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Knowing I attended CMU, a coworker just had to tell me about this story:

A Carnegie Mellon University student’s march across campus, half naked and handing out condoms while dressed in mock papal finery from the waist up, “crossed over the line,” Bishop David Zubik said on Tuesday. … someone sent the diocese photographs of the young woman, whose pubic hair was shaved in the shape of a cross.

The photos were taken when the College of Fine Arts hosted its fourth annual spring carnival parade, the Anti-Gravity Downhill Derby, on April 18.

Someone snapped a picture.

Art students at CMU dabbled in nudity while I was there, but Spring Carnival parade was run by the social societies – mostly frats and sororities. On my first semester at campus, in the lobby of the ugly student union building, was a TV with a grainy student film repeating over and over. At one point, a boy chases a girl (through Schenley Park, I suppose) as each shed articles of clothing. Yeah, I watched that one a lot.

Sometime later four art students, two boys and two girls, posed frontally nude, again in Schenley Park, then posted the pictures all over campus – with black magic marker over their genitals and faces – to advertise an art showing. One of my friends snagged a copy and cleaned off the marker. One girl looked boldly naked, I thought, while the other seemed to be having second thoughts. Too late.

In a later year, the school paper reprinted Playboy’s pictures of Teri Hope, a Carnegie Tech alumna who was playmate of the month in 1958. The pictures were fairly tame compared to many magazines you could buy at the school store, but feminist students were predictably outraged.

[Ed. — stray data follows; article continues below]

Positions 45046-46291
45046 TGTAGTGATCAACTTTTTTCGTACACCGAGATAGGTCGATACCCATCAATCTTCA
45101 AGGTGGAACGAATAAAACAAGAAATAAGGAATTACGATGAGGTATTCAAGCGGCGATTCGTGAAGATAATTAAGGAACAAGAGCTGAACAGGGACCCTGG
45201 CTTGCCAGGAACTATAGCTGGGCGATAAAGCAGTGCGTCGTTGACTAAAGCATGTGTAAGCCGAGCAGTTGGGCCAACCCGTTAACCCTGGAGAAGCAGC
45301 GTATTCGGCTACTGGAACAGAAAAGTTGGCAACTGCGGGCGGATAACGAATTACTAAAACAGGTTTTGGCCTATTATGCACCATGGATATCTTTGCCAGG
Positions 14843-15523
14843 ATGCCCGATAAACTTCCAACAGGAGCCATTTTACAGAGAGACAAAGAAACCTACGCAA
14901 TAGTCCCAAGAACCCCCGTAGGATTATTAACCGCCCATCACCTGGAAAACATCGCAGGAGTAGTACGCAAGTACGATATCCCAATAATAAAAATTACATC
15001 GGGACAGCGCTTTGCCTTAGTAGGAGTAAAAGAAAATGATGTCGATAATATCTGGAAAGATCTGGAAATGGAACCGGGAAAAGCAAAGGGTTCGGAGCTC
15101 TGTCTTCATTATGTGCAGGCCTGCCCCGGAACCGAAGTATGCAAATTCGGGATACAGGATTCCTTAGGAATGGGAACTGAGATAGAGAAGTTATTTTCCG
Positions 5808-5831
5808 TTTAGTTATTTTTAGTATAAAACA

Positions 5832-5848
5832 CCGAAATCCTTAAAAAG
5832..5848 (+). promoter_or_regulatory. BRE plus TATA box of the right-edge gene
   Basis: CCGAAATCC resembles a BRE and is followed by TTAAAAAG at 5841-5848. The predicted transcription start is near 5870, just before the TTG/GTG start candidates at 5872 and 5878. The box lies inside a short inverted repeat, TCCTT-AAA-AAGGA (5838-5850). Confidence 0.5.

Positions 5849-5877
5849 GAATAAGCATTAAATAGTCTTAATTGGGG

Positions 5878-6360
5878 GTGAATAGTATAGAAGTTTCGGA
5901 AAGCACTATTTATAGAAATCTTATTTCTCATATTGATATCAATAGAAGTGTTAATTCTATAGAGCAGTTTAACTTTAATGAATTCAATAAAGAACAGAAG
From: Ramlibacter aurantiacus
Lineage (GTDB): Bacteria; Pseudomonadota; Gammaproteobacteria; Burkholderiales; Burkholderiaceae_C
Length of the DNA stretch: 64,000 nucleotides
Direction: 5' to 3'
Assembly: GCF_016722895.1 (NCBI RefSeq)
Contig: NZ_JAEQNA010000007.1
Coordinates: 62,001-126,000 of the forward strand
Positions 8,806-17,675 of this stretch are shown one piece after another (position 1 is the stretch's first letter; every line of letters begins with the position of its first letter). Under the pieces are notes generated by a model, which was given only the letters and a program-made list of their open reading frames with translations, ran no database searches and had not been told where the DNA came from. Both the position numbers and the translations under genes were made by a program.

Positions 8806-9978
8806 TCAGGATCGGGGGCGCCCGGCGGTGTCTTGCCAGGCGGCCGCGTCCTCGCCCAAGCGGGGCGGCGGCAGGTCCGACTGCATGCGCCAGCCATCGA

One of the reasons I chose to attend Carnegie-Mellon was the brochure in which they asked students about the place. They were brutally honest, but still it seemed preferable, and less expensive, than the manicured little campuses I saw presented elsewhere.

I’ve often wondered where I would have gone if I knew then what I know now. One choice I didn’t even know about was the Boston Architectural Center, where you worked in the field by day and studied at night. Now it is the Boston Architectural College, but everyone called it the BAC. I’ve known a few people that were attending – one was commuting in from New Hampshire (sheesh). I’d like to think I could have handled that sort of schedule, but it is daunting to consider now.

Another choice was Cooper Union for the Advancement of Science and Art, in NYC. Cooper was a free school, but I was frankly intimidated by their rigorous application requirements, which seemed to assume that applicants had a burgeoning portfolio. I had good test scores but nothing like a portfolio.

As Felix Salmon writes for Reuters in, The tragedy of Cooper Union, Cooper may start charging for tuition, and losing its unique status. The story reminds me a lot of the independent Barnes Foundation being made into just another museum after its board was coopted by rich Philadelphia art patrons.

…Cooper Union has always been an extremely special educational institution, the kind of place where a little went a very long way. The faculty was not well paid; the facilities were bare-bones. But the students were fantastic, because Cooper could pick the very best of the very best.

While the Cooper Union ethos never left the students or the faculty, however, it did seem to desert a significant chunk of the Board of Trustees and the administration. Starting as long ago as the early 1970s, the board started selling off the land bequeathed by Cooper, not to invest the proceeds in higher-yielding assets, but rather just to cover accumulated deficits. Cooper hated debt and deficits, but that hatred was not shared by later administrators, who would allow debts to accumulate — bad enough — until the only solution was to sell off the college’s patrimony, thereby reducing the resources available for future generations of students. If you visit Astor Place today, the intersection once dominated by the handsome Cooper Union building, the main thing you notice are two gleaming new glass-curtain-walled luxury buildings, one residential and one commercial, both constructed on land bought from Cooper Union.

Then, when you turn the corner and look at what hulks across the street from the main Cooper Union building, you can see where a huge amount of the money went: into a gratuitously glamorous and expensive New Academic Building, built at vast expense, with the aid of a $175 million mortgage which Cooper Union has no ability to repay.

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